already taken place for the unbelievers. The idea is not one of a possible
projected condemnation for the unbeliever but the necessity of escaping an
already existing condemnation.
The authentic believer thus begins to deal immediately with future realities
such as the threat of ultimate death and condemnation. Therefore, the believer
does not need to fear the death threat because the believers expectation is a
resurrection to life. But the unbeliever, who in the present time is under
condemnation (3:17), has in the future, only the prospect of a resurrection to
condemnation (5:29). When dealing with condemnation, the Gospel is
genuinely consistent. Condemnation is a present reality that will be clearly
evidenced in the future resurrection. The only way to overcome that
condemnation is to believe in Gods Son and thereby experience the present
reality of the kingdom of God (3:3, 5), that reality called eternal life (3:16).
3:1921 Darkness, hating, and doing evil together are set against light, living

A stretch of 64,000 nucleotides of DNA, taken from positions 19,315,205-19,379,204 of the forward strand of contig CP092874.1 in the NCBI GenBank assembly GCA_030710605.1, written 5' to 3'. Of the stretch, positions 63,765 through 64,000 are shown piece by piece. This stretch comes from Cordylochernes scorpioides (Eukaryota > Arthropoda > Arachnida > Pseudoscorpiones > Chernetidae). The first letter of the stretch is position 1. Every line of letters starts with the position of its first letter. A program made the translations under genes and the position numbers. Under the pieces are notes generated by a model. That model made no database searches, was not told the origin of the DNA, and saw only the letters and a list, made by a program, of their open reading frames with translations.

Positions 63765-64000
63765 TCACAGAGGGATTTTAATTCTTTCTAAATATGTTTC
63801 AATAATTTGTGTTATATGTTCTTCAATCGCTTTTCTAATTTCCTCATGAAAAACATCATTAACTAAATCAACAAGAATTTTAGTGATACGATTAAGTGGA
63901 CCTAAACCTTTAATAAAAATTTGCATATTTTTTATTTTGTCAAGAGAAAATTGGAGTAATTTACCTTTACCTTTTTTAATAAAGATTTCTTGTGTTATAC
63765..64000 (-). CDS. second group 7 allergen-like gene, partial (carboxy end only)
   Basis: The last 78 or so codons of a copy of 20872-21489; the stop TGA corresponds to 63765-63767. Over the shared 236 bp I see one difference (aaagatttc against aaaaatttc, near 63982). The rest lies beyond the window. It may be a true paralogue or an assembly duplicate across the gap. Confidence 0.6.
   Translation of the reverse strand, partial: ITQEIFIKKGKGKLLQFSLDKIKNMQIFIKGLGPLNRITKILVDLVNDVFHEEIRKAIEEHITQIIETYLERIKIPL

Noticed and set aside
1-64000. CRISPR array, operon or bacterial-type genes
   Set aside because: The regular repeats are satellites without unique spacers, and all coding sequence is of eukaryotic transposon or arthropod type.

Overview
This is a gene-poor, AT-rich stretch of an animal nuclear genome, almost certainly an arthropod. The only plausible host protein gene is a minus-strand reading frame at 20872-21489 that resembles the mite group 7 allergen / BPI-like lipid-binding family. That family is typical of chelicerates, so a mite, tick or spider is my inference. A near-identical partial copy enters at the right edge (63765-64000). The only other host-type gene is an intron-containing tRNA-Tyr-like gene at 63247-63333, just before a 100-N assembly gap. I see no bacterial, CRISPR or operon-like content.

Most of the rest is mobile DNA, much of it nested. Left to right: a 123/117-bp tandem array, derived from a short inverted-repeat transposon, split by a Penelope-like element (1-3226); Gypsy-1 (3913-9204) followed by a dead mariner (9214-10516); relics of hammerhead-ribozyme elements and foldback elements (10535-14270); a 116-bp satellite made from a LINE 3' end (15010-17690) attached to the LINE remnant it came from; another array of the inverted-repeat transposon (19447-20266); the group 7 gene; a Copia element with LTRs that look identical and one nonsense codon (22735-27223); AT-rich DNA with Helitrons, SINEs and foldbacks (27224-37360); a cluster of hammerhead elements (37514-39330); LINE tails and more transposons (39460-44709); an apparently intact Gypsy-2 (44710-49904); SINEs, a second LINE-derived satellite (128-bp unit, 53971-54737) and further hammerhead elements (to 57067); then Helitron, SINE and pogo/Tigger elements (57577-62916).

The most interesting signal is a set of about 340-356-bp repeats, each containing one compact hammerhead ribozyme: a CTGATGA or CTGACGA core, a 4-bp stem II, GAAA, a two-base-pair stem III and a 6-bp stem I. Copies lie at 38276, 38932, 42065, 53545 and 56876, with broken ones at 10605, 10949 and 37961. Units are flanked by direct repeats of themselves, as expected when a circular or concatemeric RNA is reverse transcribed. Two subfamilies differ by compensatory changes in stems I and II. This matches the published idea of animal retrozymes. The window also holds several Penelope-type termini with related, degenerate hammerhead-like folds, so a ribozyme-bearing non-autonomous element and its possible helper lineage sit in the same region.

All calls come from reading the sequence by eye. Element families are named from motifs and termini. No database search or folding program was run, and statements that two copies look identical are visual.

by the truth, and the works done through God. The close connection between
doing and beingnamely, between practicing good or evil works and the
nature of a personis an important theological concept in John because
believing is not merely a matter of mental affirmation but of life commitment.
The world hated Jesus and continues to do so not merely because of some
intellectual reason but because the deeds of world-oriented people are evil.
RELATED DISCUSSION TOPICS
My God: I am grateful to have found You and kept You in the forefront of my
being. Bless us continually with Your grace and mercy. They represent
bountiful blessings for all of us. Amen.